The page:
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NAMEDateTime::Format::Mail - Convert between DateTime and RFC2822/822 formats
use DateTime::Format::Mail; # From RFC2822 via class method: my $datetime = DateTime::Format::Mail->parse_datetime( "Sat, 29 Mar 2003 22:11:18 -0800" ); print $datetime->ymd('.'); # "2003.03.29" # or via an object my $pf = DateTime::Format::Mail->new(); print $pf->parse_datetime( "Fri, 23 Nov 2001 21:57:24 -0600" )->ymd; # "2001-11-23" # Back to RFC2822 date use DateTime; my $dt = DateTime->new( year => 1979, month => 7, day => 16, hour => 16, minute => 45, second => 20, time_zone => "Australia/Sydney" ); my $str = DateTime::Format::Mail->format_datetime( $dt ); print $str; # "Mon, 16 Jul 1979 16:45:20 +1000" # or via an object $str = $pf->format_datetime( $dt ); print $str; # "Mon, 16 Jul 1979 16:45:20 +1000"
DESCRIPTIONRFCs 2822 and 822 specify date formats to be used by email. This module parses and emits such dates.
Despite the ease of generating and parsing perfectly valid
A strict parser that will only accept RFC2822dates, so you can see where you're right.
- A strict formatter, so you can generate the right stuff to begin with.
- A loose parser, so you can take the misbegotten output from other programs and turn it into something useful. This includes various minor errors as well as some somewhat more bizarre mistakes. The file t/sample_dates in this module's distribution should give you an idea of what's valid, while t/invalid.t should do the same for what's not. Those regarded as invalid are just a bit too strange to allow.
- Interoperation with the rest of the DateTime suite. These are a collection of modules to handle dates in a modern and accurate fashion. In particular, they make it trivial to parse, manipulate and then format dates. Shifting timezones is a doddle, and converting between formats is a cinch.
As a future direction, I'm contemplating an even stricter parser that will only accept dates with no obsolete elements.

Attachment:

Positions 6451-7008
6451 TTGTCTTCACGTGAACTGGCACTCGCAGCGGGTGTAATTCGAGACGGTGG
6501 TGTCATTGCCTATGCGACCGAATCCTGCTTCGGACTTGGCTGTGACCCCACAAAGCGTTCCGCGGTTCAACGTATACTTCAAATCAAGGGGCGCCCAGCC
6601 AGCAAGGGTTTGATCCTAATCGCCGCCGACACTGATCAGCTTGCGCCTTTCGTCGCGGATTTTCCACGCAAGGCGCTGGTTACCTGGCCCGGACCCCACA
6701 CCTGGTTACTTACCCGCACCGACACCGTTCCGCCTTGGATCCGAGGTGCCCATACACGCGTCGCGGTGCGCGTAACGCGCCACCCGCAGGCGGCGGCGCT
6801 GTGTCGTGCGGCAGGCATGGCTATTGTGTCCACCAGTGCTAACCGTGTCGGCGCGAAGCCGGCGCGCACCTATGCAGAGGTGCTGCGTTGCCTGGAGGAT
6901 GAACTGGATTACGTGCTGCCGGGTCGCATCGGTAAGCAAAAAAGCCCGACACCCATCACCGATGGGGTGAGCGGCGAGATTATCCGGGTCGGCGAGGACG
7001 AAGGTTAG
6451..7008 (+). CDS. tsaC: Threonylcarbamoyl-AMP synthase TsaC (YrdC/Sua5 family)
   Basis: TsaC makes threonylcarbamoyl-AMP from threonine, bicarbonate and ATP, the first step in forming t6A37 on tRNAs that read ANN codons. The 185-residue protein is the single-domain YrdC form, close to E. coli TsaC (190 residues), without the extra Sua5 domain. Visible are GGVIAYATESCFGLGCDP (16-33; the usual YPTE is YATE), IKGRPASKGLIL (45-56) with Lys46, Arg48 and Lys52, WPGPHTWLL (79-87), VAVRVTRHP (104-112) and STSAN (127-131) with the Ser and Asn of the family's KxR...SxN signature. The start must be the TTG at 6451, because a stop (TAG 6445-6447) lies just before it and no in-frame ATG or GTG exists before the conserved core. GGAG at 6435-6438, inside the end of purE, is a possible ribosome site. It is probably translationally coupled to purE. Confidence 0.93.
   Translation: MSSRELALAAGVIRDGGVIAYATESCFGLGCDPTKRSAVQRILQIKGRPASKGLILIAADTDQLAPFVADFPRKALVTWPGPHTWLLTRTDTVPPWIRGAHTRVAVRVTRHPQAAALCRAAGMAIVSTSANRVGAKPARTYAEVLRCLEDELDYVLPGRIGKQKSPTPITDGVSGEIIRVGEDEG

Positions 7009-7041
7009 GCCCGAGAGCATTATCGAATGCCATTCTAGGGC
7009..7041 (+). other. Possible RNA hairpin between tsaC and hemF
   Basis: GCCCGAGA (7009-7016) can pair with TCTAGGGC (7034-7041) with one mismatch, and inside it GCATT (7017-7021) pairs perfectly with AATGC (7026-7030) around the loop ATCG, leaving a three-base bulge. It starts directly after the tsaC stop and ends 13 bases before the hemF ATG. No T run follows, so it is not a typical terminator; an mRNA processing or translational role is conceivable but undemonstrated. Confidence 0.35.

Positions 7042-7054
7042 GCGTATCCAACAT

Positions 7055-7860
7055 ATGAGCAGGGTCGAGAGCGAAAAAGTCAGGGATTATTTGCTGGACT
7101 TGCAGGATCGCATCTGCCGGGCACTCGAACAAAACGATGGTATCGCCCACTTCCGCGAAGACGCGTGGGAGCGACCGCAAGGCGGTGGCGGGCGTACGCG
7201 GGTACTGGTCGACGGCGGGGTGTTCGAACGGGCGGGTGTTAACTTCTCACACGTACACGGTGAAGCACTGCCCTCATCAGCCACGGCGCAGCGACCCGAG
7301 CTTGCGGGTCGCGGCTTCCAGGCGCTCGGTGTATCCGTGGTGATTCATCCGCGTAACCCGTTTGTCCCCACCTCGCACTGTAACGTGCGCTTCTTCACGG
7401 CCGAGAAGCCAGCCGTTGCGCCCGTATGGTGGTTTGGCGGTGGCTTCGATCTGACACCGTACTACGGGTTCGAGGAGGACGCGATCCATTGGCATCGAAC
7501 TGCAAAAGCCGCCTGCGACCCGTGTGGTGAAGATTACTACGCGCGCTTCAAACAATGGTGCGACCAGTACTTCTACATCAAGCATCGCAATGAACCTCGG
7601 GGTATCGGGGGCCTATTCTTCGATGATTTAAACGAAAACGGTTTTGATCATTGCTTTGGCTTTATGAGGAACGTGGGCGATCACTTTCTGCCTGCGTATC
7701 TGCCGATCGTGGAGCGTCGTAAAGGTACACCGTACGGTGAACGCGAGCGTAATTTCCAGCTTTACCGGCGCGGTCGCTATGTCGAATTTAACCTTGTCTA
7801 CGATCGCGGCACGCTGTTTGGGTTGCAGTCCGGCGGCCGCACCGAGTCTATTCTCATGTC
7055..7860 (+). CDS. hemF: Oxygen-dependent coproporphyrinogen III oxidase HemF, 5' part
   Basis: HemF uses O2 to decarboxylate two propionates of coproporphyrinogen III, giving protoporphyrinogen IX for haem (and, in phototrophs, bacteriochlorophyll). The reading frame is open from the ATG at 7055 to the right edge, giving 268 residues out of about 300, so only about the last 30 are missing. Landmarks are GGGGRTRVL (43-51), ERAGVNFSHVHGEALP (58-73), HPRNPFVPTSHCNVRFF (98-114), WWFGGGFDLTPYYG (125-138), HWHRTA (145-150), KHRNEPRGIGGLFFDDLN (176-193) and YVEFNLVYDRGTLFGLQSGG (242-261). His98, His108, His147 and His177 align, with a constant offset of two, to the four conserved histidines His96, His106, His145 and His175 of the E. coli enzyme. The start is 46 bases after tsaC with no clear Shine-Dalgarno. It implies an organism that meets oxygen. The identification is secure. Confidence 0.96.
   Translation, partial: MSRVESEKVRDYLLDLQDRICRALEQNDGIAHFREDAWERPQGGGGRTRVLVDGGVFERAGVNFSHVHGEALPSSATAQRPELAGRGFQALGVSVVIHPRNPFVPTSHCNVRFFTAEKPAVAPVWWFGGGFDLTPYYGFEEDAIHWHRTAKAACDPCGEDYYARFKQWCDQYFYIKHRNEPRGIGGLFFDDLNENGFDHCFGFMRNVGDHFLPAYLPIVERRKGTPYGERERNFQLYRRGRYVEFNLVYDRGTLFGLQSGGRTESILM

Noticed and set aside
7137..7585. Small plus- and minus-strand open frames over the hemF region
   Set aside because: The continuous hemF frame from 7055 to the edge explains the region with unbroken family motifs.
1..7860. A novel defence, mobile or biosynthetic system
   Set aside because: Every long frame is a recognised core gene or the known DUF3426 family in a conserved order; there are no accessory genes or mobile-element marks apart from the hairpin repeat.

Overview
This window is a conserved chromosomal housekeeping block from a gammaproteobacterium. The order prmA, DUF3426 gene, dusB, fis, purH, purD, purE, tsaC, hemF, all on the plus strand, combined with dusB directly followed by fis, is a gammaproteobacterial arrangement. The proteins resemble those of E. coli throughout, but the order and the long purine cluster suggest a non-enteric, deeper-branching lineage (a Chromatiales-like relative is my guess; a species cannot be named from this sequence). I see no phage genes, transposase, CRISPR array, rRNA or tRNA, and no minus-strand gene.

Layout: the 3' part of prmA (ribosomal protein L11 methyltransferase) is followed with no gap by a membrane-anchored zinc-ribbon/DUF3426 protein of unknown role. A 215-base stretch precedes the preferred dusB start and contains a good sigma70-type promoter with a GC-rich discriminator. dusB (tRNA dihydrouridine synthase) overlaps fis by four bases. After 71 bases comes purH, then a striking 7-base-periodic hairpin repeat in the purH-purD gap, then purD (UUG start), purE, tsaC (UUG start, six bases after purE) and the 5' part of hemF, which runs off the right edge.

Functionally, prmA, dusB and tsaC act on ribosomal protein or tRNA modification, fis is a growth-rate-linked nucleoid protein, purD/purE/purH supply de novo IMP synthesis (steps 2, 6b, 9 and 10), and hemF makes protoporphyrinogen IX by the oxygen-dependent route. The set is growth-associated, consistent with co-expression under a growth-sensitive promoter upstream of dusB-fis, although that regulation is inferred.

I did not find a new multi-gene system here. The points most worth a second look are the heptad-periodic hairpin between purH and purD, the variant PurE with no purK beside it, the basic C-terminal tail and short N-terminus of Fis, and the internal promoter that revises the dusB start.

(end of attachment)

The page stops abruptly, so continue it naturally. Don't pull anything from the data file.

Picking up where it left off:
newCreates a new "DateTime::Format::Mail" instance. This is generally not required for simple operations. If you wish to use a different parsing style from the default, strict, parser then you'll need to create an object.
my $parser = DateTime::Format::Mail->new() my $copy = $parser->new();
If called on an existing object then it clones the object.
It has two optional named parameters.
- "loose" should be a true value if you want a loose parser, else either don't specify it or give it a false value.
- "year_cutoff" should be an integer greater than or equal to zero specifying the cutoff year. See ``set_year_cutoff'' for details.
my $loose = DateTime::Format::Mail->new( loose => 1 ); my $post_2049 = DateTime::Format::Mail->new( year_cutoff => 60 );
cloneFor those who prefer to explicitly clone via a method called "clone()". If called as a class method it will die.
my $clone = $original->clone();
PARSING METHODSThese methods work on either our objects or as class methods.
loose, strictThese methods set the parsing strictness.
my $parser = DateTime::Format::Mail->new; $parser->loose; $parser->strict; # (the default) my $p = DateTime::Format::Mail->new->loose;
See the synopsis for examples.
set_year_cutoffTwo digit years are treated as valid in the loose translation and are translated up to a 19xx or 20xx figure. By default, following the specification of
"set_year_cutoff()" allows you to modify this behaviour by specifying a different cutoff.
The return value is the object itself.
$parser->set_year_cutoff( 60 );
year_cutoffReturns the current cutoff. Can be used as either a class or object method.
my $cutoff = $parser->set_year_cutoff;
default_cutoffReturns the default cutoff. A useful method to override for subclasses.
my $default = $parser->default_cutoff;
fix_yearTakes a year and returns it normalized.
my $fixed = $parser->fix_year( 3 );
format_datetimeGiven a "DateTime" object, return it as an
use DateTime; use DateTime::Format::Mail; my $dt = DateTime->new( year => 1979, month => 7, day => 16, time_zone => 'UTC' ); my $mail = DateTime::Format::Mail->format_datetime( $dt ); print $mail, "\n"; # or via an object my $formatter = DateTime::Format::Mail->new(); my $rfcdate = $formatter->format_datetime( $dt ); print $rfcdate, "\n";
THANKS FROM SPOONDave Rolsky (
Roderick A. Anderson for noting where the documentation was incomplete in places.
Joshua Hoblitt (
SUPPORTSupport for this module is provided via the firstname.lastname@example.org email list. See <datetime.perl.org/mailing_list.html> for more details.
Alternatively, log them via the
This makes it much easier for me to track things and thus means your problem is less likely to be neglected.
LICENCE AND COPYRIGHTCopyright © Iain Truskett, 2003. All rights reserved.
This library is free software; you can redistribute it and/or modify it under the same terms as Perl itself.
The full text of the licences can be found in the
AUTHORSOriginally written by Iain Truskett <email@example.com>, who died on December 29, 2003.
Maintained by Dave Rolsky <firstname.lastname@example.org> from 2003 to 2013.
Maintained by Philippe Bruhat (BooK) <email@example.com> since 2014.
SEE ALSO"firstname.lastname@example.org" mailing list.
RFCs 2822 and 822.